Stephen Ramsay has blogged a terrific talk he gave at Emory University about ending the relatively recent separation between librarians and scholars (and students). The talk reflects Stephen’s thinking about Emory’s Digital Scholarly Commons project.
Barnes & Noble has launched PubIt, a service for authors who want to publish directly to readers — well, directly through B&N. Create a B&N user account and upload some files, and PubIt will convert them to ePub, list your book on its site, collect money from sales, and about 60 days later will send you your money.
Some miscellaneous points about PubIt: You can optionally add DRM to your books, but you don’t have to. You don’t need an ISBN number. You set the list price, but B&N can set the sale price. You have to charge at least $0.99. You have to guarantee that you won’t list it for less elsewhere.
How much does an author make per copy? B&N says: 65% of the list price for books priced at $2.99-$9.99, and 40% for books outside of that range. But a warning: I think I got that right, but B&N refers to the money paid to “the Publisher,” leaving us to figure out whether the publisher is the author or B&N. It’s getting so hard to tell!
I’ve never felt evilness from a library. Never even occurred to me. They’ve been nothing but good to me. Welcoming, safe – yes. Evil? No.
I trust libraries and it’s well earned — they’ve spent decades defending privacy (primarily, I think, by not keeping records). But could libraries begin to keep records, applying that same diligence and upholding of values?
I’d much sooner entrust a library with my social graph than I would Facebook.
On our home page and on the main blog page we run a list on the right of “Stuff we’re looking at.” These are various postings on the Web that one of us has founding interesting enough to share. We tag ‘em and run the feed.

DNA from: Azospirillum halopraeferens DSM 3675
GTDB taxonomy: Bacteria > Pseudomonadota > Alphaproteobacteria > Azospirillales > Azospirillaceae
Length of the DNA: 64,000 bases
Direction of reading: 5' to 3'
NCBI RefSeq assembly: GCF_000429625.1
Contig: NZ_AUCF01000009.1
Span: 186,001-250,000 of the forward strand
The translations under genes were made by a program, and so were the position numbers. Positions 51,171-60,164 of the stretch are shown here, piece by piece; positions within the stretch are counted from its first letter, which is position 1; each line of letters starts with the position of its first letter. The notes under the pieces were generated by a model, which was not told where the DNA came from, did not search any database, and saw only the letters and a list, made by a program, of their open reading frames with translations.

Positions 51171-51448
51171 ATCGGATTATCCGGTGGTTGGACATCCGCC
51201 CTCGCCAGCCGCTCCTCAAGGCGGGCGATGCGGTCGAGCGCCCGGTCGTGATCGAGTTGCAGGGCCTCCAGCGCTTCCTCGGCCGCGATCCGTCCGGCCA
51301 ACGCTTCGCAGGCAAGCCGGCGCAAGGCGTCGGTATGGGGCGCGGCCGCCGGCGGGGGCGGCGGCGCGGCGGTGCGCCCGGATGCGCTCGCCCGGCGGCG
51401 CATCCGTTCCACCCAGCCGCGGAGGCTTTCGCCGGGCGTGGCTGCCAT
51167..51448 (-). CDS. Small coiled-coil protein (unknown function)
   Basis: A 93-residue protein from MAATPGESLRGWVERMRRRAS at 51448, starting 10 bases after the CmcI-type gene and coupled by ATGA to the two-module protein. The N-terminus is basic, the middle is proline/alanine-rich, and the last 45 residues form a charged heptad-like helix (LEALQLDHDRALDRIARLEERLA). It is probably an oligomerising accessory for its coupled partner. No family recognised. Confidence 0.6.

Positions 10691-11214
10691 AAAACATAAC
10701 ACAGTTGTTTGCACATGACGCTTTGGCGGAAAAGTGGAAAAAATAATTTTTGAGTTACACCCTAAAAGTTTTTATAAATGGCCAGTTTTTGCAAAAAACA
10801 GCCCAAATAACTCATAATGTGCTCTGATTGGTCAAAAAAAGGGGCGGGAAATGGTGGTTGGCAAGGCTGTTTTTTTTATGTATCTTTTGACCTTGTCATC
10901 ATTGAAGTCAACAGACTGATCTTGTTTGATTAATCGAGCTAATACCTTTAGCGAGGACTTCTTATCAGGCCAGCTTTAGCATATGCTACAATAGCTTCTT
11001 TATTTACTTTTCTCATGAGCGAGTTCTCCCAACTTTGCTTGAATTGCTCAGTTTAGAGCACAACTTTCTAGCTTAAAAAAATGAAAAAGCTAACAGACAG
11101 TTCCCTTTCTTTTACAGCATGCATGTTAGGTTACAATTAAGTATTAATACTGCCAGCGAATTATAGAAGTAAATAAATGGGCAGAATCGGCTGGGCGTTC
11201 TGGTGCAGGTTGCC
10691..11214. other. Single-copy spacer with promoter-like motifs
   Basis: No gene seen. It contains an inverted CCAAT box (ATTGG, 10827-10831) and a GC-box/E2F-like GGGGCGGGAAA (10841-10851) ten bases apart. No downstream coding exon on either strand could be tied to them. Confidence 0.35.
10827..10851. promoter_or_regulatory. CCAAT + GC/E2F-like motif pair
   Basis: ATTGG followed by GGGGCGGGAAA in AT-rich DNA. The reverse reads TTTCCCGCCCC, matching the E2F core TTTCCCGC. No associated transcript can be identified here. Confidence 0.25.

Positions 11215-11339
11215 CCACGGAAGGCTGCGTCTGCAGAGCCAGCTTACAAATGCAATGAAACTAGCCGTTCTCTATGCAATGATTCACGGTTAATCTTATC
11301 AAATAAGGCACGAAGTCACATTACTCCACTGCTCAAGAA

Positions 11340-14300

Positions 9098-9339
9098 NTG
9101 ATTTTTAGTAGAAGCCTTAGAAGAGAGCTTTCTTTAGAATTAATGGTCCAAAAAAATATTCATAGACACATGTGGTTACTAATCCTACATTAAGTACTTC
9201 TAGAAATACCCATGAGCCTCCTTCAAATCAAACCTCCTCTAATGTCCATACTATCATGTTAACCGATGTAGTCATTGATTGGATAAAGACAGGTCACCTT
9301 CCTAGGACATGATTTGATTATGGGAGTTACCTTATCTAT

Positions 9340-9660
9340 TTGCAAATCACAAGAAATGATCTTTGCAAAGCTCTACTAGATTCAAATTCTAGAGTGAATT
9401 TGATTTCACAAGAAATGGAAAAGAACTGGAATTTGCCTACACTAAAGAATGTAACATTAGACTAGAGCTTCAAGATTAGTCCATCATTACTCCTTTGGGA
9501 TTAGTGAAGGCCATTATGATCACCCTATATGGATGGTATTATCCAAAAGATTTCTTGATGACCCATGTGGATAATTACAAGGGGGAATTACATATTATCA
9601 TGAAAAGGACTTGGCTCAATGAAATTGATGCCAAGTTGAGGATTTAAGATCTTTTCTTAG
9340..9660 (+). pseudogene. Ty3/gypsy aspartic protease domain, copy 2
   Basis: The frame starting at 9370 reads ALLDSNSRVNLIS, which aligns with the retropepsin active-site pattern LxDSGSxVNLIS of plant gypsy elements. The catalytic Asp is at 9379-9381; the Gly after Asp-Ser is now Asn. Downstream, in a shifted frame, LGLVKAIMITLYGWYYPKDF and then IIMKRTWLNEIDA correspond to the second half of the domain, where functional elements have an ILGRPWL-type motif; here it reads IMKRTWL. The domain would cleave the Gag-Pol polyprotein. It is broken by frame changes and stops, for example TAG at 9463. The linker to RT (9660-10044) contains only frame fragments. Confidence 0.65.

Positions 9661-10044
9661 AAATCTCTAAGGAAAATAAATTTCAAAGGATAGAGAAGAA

At some point, we’ll start tweeting as well, and will probably automatically tweet what we’re tagging. Unless you think that’s a bad idea, in which case just forget we ever brought it up. So, WDYT?
Written by Anthony Grafton and Jeffrey Hamburger, it is titled “Save the Warburg Library!”. In it, they explain the crisis the Warburg is in financially (hence the title). But more importantly, they describe what makes this Art History library so unique — the cataloging scheme. The stacks are open, and the juxtaposition of books “will bring the reader not only to the books he or she is looking for, but also to their unexpected ‘good neighbours’.”
The 350,000 or so volumes are classified in four sections: social and political history (fourth floor); religion, history of science and philosophy (third and fourth floors); literature, books, libraries and education (second floor and basement); history of art (first floor, with classical art and archaeology in the basement). There are c. 2,500 runs of periodicals, about half of them current (mobile stacks in the basement). Readers have free access to the Library Holdings.
Needless to say, this is very different from how the Library of Congress organizes things. But who’s to say that the LC system is better? Different researchers have different needs, so this begs the question: Can we make Harvard’s collection “look” like the Warburg’s?
I’ve been looking into visualizations book collections, so what if we rendered a shelf of virtual books based on the Warburg logic? Or Princeton Univerity’s Richardson system which groups all the books by each author together?
What are the benefits to our library singing Karaoke?